June 03, 2020
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Taking back our democracy

The following remarks will be made at the rally to fight back against big money in politics, held at the State House on Jan. 22:

I’m from Bar Harbor. If there’s any place that might be insulated from the influence of politics, you’d think it would be our little paradise on Mount Desert Island.

So why do I — and the 25 others who rode the bus with me this morning from Hancock County to the State House in Augusta — care enough to spend our day on this issue of money in politics?

Because there is, in fact, no place, no issue in the United States that is not threatened by the shadow of money.

Our ability as citizens, as voters to set the course of the nation, to set the tone of political discourse, has been compromised by the Supreme Court’s equation of money equals speech. They have allowed corporate interests and the super wealthy to drown us with the messages only they want us to hear.

When it comes to health care, the ones defining the terms of the debate are the pharmaceuticals and big insurance companies. Is it any wonder we pay more for health care than any other developed nation? Here in Maine, these vested interests wrote the health care reform law passed in the last session of the Legislature. Are we surprised that most people are paying more than ever?

Why haven’t any of the bankers and corporate raiders who caused the recent economic collapse been sent to jail? Why haven’t the root causes of the current recession been seriously addressed by Congress?

Even the very weather, the intensity of storms that ravage our coastlines can be attributed to the corporate greed and control of our political process that prevents climate change from being a serious topic in the recent presidential election.

As a Bar Harbor town councilor, I am concerned that our property taxes will increase this year at rate higher than the cost of living. I believe this is because the rich have convinced our legislators that the only way for Maine to succeed is to race to the bottom in income tax rates.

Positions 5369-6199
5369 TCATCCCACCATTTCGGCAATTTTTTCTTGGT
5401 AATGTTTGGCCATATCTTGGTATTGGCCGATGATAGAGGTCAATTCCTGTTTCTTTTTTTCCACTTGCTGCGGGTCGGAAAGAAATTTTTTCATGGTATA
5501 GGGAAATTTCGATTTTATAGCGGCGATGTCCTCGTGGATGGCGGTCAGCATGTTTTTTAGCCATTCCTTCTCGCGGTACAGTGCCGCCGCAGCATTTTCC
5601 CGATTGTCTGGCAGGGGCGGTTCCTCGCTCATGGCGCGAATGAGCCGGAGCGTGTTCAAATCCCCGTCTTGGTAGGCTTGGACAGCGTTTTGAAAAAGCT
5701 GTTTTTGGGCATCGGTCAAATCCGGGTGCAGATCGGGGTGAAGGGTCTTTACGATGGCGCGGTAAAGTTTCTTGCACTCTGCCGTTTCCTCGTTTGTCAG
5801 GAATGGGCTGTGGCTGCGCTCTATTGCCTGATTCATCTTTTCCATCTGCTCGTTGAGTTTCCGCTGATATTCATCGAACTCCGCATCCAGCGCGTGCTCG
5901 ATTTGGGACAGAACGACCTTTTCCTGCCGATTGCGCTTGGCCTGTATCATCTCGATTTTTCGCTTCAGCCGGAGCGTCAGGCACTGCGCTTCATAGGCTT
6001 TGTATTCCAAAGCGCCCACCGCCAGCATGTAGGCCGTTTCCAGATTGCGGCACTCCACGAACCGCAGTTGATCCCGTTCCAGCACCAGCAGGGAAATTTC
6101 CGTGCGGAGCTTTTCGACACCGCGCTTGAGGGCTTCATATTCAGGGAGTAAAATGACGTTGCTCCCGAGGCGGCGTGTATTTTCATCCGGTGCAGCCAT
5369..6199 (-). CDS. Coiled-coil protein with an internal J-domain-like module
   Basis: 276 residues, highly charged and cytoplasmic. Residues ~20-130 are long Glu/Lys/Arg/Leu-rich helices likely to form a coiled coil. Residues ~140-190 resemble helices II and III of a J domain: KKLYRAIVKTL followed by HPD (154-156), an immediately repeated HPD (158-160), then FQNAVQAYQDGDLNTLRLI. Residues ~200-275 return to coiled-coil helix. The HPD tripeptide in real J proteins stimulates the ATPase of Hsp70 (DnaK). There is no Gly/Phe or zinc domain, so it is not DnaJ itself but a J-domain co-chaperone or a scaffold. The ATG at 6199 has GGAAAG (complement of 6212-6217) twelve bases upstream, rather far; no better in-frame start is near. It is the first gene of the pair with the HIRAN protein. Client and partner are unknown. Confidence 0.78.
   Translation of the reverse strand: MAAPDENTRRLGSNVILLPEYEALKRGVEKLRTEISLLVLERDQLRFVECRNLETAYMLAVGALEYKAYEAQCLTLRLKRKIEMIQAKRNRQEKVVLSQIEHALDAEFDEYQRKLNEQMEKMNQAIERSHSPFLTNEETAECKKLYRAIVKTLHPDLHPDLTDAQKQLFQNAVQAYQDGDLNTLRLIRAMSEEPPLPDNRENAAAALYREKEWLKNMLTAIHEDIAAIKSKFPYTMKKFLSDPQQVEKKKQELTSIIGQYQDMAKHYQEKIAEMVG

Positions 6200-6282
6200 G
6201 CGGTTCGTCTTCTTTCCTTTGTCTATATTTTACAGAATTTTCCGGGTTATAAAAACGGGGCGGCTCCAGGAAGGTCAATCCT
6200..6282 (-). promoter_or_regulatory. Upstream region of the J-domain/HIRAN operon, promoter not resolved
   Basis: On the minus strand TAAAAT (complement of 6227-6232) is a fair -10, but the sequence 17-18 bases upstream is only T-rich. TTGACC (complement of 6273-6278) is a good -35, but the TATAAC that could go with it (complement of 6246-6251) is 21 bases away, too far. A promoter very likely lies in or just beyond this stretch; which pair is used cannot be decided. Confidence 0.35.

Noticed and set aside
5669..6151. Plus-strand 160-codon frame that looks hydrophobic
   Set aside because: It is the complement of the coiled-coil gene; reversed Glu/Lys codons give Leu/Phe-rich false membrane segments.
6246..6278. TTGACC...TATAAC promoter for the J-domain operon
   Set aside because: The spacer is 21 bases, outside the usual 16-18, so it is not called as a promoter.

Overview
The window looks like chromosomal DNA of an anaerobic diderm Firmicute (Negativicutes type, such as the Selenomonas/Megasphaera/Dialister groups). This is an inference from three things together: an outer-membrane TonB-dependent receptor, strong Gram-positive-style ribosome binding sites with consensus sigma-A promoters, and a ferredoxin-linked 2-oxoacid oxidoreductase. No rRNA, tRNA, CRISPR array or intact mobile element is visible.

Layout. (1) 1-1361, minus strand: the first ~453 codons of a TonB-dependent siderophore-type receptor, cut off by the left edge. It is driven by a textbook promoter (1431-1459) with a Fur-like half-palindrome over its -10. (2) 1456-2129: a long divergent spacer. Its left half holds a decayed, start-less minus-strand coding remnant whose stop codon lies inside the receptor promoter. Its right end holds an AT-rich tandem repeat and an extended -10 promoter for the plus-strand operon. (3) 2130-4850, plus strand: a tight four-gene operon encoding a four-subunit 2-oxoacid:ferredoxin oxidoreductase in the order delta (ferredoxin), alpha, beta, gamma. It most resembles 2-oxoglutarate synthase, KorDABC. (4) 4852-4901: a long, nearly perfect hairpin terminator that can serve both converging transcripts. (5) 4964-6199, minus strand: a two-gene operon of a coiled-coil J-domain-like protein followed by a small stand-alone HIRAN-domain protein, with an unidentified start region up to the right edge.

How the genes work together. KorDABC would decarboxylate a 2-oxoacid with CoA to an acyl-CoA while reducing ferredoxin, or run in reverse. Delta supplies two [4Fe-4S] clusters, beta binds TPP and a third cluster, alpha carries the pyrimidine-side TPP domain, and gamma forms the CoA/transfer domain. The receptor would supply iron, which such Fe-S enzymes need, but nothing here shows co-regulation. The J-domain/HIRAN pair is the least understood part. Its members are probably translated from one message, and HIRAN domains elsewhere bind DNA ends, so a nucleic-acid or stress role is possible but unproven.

They have forced a reduction in taxes for the richest Mainers, to be paid for by:

1. Shredding the safety net for the most vulnerable.

2. Transferring the burden onto those who can least afford it, through the most regressive form of raising revenues — property taxes.

When money talks, democracy walks.

I know that not everyone agrees with me on taxes, health care and the other issues cited here, but people from all walks of life and across the political spectrum agree on this: We need to get big money out of our elections.

On Election Day, statewide ballot measures calling for a constitutional amendment to overturn Citizens United passed by 3-to-1 margins in Colorado and Montana. And volunteers in Maine collected more than 10,000 signatures on postcards to our elected officials calling for a change.

It’s time to take back our electoral and lawmaking processes. It’s time to establish campaign finance rules that level the playing field. It’s time to stop the flood of money that’s drowning citizens’ voices.

Eleven states have passed resolutions calling for a constitutional amendment — and they are red states and blue. Let’s make Maine the 12th. We know that many of our legislators are sympathetic, Democrats, Republicans and independents, and they need to hear from you today. We need their co-sponsorship of the resolution and we need their votes.

Some say that a constitutional amendment is too hard to accomplish, that it cannot be done. Well, it has been achieved 27 times before, including 12 times in the last 100 years. That’s an average of one every 8½ years, and since the last one — the 27th – was ratified in 1992, we’re now about 12 years overdue for the Constitutional Amendment that will get the big money out of our elections.

We Mainers care deeply about our democracy, and we have done hard things before. We initiated and passed the groundbreaking Clean Election Act, and we are here today to stand firm for this essential law. The Supreme Court damaged it, but Maine people will strengthen it once again. We stand firm for greater transparency in elections, too. We must insist on these improvements while we push for a longer-term solution: a Constitutional Amendment on Campaign Finance.

In a time of political polarization, there is one thing we hold in common — our democracy is precious and important to all of us.

Gary Friedmann is a resident of Bar Harbor and serves on the Bar Harbor Town Council.

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